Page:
Ancestors in the Arctic
A Photographic History of Dundee Whaling
Drawn from the collections of Dundee Art Galleries and Museums, this volume of early photographs shows the sailing ships and the highly skilled crews of the Dundee whaling industry, often set against the dramatic ice seas and landscapes of the Arctic. Offering insights into an almost forgotten aspect of Dundee’s history, the book demonstrates the importance of whaling for the city between the mid 18th century and the First World War.
The Perilous Catch
A History of Commercial Fishing
After an introduction describing some of the worst fishing disasters around the coasts of Britain during the last two centuries, the maritime historian Mike Smylie traces the history of commercial fishing from prehistoric and medieval weirs to today’s super-trawlers. Meticulously detailed, the book covers every aspect of fishing from mud-horse fishing on the Somerset mudflats to open-sea trawling, changes in boat design and safety, women in the industry, and the lives of fishermen and their families.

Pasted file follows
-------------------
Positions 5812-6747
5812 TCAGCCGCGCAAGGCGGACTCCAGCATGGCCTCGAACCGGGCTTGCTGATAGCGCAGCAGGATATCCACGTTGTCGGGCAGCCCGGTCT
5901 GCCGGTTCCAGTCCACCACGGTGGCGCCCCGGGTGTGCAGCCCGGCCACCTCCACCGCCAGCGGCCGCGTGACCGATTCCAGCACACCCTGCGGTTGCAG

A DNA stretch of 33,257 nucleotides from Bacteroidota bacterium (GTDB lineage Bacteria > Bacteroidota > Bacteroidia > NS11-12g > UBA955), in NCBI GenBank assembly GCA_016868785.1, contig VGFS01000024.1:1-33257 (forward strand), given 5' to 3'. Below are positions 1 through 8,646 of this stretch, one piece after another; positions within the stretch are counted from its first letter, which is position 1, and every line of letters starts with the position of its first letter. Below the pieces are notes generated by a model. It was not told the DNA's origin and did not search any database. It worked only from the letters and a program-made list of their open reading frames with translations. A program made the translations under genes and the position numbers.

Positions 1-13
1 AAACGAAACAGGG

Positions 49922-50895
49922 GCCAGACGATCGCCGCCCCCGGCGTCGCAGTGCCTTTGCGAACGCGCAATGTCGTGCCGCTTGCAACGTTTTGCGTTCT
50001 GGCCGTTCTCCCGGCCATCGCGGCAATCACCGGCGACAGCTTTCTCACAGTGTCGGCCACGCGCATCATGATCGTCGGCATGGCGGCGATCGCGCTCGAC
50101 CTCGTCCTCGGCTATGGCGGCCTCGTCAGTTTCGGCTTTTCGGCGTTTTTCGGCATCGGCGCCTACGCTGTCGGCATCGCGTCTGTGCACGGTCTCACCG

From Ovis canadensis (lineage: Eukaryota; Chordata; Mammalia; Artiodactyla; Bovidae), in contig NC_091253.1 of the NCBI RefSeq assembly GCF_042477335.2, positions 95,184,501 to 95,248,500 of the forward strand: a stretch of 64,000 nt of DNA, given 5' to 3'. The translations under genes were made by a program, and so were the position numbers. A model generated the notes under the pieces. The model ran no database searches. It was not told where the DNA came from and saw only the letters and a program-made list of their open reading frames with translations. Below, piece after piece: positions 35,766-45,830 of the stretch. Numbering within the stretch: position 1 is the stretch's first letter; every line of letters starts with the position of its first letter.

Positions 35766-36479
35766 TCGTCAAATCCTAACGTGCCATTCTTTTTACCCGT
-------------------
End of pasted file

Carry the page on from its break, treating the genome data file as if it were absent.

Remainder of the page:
The Iron Men
The Workers Who Created the New Iron Age
By the early 19th century a second Iron Age had begun, with ships, bridges, trains and industrial machinery being constructed from the newly popular metal. Burton explains the innovations in manufacturing processes that enabled so many advances in technologies using iron and steel, but also focuses on the human cost of this progress, which brought new risks of deadly accident for the workers and ruined the lungs of Sheffield’s knife grinders.